Joe Noory on :

Actually, many Europeans seem to get pretty perky and excited about American deaths. Just google "9/11 in Paris".

Fred on :

Most certainly there are extreme positions in Europe. But then again you find those people most anywhere including the United States. I'm not sure how your post pertains to the overall topic but allow me to ask a question here. How much of your rather continous outrage concerning all things European is actually fuelled by hurt feelings/pride? I freely admit this is a very subjectiv impression but I sometimes can help to think you and many of your fellow-posters feel betrayed by the current foreign politics of several european states and essentially come her to poke fun, ridicule and taunt at every opportunity thereby doing exactly the same thing you critisised in European (media). On another matter I googled - I found some crazy american chick with some sort of Navy banner in front of the Eifel tower, telling me the third (fourth?, fifth? god knows) World war was upon us. The rest was everything from real estate agents to workshops. No relation whatsoever to the topic at hand. Admittedly I only looked over the first side of search results since my time is limited but still. Eta: There was a youtube video from a self-styled hippie, whos views of the "War on Terror" are none too favourable but I was under the distint impression that this gentleman is in fact a citizen of the US, which only goes to show that opinions on current US politcs aren't uniform on your side of the atlantic either, are they?

Kevin Sampson on :

‘How much of your rather continous outrage concerning all things European is actually fuelled by hurt feelings/pride?’ Not a bit of it. My own continuous outrage is fueled by the fact that we (America) persist in shackling ourselves to NATO (at considerable expense) and hence Europe, despite the fact that this provides little or no benefit to us, as far as I can see.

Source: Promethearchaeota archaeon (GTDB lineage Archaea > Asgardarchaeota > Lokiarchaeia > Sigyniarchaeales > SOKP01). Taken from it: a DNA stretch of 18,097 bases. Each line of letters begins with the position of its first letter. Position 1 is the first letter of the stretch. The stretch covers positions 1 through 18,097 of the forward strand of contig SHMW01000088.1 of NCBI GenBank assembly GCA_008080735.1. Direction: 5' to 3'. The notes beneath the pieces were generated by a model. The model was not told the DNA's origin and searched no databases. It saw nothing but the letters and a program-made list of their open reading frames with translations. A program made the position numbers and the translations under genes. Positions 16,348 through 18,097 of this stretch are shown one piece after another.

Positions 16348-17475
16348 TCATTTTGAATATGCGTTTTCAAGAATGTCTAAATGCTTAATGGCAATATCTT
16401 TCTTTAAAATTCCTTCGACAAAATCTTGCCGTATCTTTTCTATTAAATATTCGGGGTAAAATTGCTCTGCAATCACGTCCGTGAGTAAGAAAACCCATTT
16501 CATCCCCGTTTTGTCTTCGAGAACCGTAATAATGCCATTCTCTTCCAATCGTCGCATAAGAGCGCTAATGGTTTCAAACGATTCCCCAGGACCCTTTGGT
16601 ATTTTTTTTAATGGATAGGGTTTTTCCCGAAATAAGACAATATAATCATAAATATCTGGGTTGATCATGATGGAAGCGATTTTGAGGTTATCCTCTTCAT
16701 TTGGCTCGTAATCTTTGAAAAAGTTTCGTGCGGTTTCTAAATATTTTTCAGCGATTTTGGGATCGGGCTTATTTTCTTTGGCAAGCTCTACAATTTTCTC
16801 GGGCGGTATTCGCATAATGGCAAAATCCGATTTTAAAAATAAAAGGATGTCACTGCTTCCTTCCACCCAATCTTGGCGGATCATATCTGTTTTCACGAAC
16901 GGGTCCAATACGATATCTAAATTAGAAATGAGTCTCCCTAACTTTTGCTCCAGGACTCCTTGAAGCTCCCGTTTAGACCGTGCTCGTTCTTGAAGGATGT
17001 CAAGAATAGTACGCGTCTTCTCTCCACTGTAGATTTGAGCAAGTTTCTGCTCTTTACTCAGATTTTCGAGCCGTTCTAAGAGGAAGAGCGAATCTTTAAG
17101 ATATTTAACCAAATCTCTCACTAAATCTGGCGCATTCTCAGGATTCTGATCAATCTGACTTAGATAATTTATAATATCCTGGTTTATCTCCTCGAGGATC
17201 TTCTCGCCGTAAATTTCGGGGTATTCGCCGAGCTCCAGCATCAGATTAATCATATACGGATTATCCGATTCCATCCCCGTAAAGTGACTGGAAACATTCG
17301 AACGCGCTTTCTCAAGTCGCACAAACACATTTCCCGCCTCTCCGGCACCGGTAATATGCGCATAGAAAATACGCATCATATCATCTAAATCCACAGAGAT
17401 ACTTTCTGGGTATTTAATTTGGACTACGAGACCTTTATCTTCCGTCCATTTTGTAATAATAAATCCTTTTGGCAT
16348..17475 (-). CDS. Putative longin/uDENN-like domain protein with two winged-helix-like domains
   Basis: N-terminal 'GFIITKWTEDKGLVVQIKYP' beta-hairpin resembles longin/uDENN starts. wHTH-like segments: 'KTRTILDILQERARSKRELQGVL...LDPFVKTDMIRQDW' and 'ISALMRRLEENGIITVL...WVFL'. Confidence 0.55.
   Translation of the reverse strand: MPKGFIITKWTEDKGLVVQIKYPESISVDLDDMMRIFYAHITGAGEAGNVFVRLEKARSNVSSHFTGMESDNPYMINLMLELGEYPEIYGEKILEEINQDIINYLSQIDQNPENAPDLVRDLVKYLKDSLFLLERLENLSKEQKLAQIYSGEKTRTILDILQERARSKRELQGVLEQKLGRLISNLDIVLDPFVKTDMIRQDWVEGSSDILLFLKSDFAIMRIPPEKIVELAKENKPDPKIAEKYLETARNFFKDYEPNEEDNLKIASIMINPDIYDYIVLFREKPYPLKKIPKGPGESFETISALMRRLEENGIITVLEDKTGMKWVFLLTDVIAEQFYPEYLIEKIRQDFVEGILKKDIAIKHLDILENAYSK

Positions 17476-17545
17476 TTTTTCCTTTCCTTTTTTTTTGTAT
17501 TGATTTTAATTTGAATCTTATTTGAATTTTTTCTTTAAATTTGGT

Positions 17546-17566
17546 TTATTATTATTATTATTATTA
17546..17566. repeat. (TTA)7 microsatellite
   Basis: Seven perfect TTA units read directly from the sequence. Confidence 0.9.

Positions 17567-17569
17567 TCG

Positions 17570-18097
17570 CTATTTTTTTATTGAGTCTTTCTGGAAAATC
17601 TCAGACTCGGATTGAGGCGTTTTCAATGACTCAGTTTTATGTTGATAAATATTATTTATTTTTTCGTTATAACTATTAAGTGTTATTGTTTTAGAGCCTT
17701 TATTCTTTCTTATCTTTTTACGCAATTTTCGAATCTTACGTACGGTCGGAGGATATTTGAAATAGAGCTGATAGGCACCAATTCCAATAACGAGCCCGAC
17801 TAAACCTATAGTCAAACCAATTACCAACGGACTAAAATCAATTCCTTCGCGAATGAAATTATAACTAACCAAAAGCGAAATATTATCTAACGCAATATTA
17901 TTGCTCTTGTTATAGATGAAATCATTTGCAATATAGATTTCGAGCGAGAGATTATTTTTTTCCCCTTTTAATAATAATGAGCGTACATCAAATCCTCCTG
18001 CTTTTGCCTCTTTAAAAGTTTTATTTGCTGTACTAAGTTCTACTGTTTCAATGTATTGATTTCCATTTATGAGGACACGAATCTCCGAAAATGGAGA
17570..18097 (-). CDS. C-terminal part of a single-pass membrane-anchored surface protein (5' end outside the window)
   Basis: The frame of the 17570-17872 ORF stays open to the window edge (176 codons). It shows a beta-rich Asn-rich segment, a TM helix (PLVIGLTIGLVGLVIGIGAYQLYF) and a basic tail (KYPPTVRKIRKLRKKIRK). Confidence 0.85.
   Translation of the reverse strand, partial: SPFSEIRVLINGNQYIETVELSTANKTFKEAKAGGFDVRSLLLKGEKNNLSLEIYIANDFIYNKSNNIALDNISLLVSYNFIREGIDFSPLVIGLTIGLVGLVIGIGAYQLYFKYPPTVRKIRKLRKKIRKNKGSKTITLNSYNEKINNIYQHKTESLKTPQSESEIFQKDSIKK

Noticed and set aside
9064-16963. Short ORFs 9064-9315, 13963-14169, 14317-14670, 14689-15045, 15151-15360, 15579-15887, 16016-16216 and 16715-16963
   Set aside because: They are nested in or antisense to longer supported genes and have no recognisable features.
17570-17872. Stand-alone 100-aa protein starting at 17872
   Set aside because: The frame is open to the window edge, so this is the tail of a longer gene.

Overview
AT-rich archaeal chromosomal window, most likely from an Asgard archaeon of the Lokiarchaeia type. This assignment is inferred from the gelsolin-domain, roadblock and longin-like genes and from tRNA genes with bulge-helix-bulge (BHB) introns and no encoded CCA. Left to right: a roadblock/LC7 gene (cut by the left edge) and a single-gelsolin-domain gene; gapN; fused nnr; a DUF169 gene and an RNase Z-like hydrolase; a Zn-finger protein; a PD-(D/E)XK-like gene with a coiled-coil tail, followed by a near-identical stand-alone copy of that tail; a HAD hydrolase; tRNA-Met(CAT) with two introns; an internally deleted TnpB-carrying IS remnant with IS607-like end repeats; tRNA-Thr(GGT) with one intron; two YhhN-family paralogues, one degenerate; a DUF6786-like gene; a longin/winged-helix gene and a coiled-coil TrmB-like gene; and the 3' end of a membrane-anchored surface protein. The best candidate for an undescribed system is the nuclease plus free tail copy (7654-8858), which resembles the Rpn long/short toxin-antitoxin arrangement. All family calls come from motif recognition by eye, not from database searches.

Fred on :

That is certainly a perfectly valid opinion ( even if not necessarily, in my opinion, a factual correct one ) in which case you should take it up with your executive branche.

Kevin Sampson on :

I do, every four years. In the mean time, what's factually incorrect about it?

Fred on :

What is the price tag of Nato exactly? Yes the US maintains a widespread (and rather costly I imagine) net of bases around the globe but let's get real here: this is mostly to further US geopolitical goals. Someone once described Germany's roll to the US as the world's biggest aircraft-carrier - with sausages. You need a steeping stone on the other side of the Atlantic to project your influence into the Middle East, a none hostile, stable, preferably technical advanced nation. Sure there are others that fit this bill in eastern europe and elsewhere. You could shift the bases and I doubt anyone would seriously complain apart from some village mayors but where would be the upside for the US? Only more costs. So what are the standing costs for Nato. Well there is all that brass in Brussel somewhere but that bill is diveded among member states. Probably the occasional manoeuver. Frankly I have no idea how much you have to fork over for such things but I can't imagine it's all that much. On the plus side there are about 10000-15000 Nato troops in Afghanistan not quite the fast legions you seem to expect but not completly useless either. On a compeltly unrelated (and unnecessary but god damnit, it feels good) note: Yeeeeeeha eat my dust Portugal!

Martin on :

Yeeeeeeha indeed!!!!

Kevin Sampson on :